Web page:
If an infected tick transmits the Lyme spirochete to your bloodstream, you don’t feel anything even as the corkscrew-shaped bacterium burrows into your tissues, where it starts multiplying. In as soon as three days, you can start to feel sick as the bacteria disseminate throughout your body.
In Connecticut alone, there are about 30,000 human Lyme disease cases annually, according to Kirby Stafford III, Ph.D., chief scientist and state entomologist of the Connecticut Agricultural Experiment Station. Last year, there were 2,918 confirmed and probable cases of Lyme; 2,660 cases in 2012, and 3,041 cases in 2011 reported to the Connecticut Department of Public Health. However, Dr. Stafford was quick to point out that only about 10 percent of cases get reported each year, so “this still represents a lot of Lyme disease.” And though the numbers of ticks “continue to be lower than we’ve seen in previous years,” he said, ticks are “still very abundant.”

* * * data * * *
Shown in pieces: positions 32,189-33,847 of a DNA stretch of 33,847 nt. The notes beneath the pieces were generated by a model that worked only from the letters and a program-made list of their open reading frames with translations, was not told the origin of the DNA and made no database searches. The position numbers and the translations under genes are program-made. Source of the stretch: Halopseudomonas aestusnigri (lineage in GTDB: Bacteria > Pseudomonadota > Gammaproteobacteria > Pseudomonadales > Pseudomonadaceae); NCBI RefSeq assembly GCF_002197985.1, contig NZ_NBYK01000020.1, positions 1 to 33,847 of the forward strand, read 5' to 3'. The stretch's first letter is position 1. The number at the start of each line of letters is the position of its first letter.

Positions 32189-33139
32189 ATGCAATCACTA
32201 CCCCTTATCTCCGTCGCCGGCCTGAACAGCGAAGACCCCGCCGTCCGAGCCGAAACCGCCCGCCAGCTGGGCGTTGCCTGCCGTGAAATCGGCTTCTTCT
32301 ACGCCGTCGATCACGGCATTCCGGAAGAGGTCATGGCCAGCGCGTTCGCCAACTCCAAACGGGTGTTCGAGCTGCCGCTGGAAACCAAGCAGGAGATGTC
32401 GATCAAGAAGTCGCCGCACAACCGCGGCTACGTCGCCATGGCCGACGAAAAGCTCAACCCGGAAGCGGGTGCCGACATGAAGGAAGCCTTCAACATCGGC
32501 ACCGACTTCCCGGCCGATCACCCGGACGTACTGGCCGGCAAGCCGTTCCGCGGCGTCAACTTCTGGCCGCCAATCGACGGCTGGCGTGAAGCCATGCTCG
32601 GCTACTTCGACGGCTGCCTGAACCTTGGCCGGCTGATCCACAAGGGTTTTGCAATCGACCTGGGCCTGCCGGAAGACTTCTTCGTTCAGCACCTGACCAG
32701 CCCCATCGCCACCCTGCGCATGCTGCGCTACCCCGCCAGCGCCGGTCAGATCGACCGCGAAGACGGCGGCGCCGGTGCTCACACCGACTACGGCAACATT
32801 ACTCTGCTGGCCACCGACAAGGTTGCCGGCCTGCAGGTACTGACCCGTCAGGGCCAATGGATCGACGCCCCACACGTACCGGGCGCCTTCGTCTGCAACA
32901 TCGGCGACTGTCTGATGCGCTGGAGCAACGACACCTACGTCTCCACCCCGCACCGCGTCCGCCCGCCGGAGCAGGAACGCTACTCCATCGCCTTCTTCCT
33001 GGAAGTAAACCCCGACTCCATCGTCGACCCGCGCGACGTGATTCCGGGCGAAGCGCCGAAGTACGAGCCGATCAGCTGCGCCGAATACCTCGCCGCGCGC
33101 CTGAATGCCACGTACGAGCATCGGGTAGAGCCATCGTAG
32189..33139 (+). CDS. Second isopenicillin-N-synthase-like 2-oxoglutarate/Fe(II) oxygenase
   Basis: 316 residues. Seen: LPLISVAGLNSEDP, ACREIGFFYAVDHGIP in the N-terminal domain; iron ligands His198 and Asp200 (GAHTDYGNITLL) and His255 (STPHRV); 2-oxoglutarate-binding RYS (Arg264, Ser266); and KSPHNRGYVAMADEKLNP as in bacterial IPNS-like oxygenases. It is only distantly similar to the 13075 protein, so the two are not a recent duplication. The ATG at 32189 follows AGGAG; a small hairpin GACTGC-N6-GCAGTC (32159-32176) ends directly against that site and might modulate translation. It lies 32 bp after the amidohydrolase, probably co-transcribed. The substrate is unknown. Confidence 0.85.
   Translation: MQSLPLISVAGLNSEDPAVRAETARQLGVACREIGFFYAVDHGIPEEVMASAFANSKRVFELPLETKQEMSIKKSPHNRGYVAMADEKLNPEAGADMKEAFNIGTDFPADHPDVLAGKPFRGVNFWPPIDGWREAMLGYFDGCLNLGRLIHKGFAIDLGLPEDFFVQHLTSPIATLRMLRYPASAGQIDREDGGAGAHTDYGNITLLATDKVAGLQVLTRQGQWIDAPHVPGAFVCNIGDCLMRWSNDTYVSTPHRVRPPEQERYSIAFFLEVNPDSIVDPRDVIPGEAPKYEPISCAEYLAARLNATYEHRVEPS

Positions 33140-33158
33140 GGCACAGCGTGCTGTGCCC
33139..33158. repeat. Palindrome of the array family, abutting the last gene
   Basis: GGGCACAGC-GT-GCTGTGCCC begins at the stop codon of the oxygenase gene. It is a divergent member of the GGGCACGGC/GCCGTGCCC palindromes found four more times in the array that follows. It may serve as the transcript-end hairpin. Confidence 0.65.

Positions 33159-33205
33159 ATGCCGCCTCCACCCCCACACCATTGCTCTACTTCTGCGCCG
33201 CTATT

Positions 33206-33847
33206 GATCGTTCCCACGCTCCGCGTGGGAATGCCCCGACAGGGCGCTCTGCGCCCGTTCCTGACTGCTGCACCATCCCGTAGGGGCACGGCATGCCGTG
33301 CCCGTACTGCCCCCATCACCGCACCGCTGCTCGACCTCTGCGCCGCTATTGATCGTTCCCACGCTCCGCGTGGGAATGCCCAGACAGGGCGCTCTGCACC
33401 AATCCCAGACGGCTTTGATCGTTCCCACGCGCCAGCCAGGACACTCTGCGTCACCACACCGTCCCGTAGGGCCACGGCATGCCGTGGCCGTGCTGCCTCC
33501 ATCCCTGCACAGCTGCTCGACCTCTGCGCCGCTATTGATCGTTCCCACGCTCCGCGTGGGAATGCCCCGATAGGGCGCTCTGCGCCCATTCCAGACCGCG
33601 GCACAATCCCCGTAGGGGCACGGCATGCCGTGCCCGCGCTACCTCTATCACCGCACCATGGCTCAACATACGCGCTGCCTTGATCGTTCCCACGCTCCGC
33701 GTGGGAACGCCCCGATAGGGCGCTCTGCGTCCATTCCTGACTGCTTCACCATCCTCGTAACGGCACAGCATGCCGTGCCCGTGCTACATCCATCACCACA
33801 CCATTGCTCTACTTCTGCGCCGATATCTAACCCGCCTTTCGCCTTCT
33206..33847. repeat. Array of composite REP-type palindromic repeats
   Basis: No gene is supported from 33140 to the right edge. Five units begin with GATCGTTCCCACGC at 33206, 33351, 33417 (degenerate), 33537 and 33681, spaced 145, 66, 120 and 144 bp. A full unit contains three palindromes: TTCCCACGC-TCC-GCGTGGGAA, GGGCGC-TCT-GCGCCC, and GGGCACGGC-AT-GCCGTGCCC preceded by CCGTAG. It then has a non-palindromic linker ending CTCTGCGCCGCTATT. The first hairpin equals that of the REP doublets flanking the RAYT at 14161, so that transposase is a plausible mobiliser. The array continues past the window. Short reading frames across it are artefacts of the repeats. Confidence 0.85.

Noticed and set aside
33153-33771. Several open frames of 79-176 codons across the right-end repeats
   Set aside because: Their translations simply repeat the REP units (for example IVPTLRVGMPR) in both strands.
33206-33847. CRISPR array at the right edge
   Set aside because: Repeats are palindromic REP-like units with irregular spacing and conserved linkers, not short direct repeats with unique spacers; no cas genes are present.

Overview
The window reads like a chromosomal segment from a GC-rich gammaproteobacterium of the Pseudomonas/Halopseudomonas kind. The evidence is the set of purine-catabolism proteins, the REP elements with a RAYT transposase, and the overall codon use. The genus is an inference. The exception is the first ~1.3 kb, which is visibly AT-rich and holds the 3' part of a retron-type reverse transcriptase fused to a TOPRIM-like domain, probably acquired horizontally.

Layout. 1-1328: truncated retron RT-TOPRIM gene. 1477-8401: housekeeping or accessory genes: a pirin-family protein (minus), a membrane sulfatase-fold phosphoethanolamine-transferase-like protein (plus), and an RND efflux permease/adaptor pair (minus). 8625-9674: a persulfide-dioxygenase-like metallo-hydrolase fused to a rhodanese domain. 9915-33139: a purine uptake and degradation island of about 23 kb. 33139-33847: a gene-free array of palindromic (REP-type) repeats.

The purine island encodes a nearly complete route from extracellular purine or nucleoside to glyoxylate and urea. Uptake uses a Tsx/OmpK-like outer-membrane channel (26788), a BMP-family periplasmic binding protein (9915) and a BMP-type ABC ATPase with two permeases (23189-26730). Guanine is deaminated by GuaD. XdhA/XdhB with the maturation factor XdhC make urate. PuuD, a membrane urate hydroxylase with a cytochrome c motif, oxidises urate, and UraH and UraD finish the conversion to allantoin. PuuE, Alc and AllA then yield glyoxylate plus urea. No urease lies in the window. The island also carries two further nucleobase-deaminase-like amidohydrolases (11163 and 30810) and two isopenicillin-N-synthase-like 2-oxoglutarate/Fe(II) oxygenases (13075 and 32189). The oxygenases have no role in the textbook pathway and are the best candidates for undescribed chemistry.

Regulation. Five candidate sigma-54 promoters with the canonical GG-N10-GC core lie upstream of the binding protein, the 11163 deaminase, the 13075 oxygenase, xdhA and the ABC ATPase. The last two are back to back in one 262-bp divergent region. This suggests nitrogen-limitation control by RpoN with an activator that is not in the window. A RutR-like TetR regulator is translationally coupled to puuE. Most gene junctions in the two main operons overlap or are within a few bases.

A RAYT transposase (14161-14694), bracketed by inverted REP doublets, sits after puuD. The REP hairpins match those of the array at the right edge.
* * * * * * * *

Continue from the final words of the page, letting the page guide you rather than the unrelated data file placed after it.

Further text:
“It’s extremely important that people be alert and protect themselves against ticks,” says Debbie Siciliano, LRA’s co-president. “Lyme disease can cause serious and debilitating health problems, eventually affecting a person’s nervous system, heart or joints.”
To protect yourself from tick bites, don’t sit in the grass, lean against trees or fences. When hiking in the woods, gardening, camping, or mowing the lawn, wear full length, light-colored clothing and tuck your pant legs into your socks. Spray exposed skin with DEET insect repellent of at least 20 percent concentration. Treat your clothes
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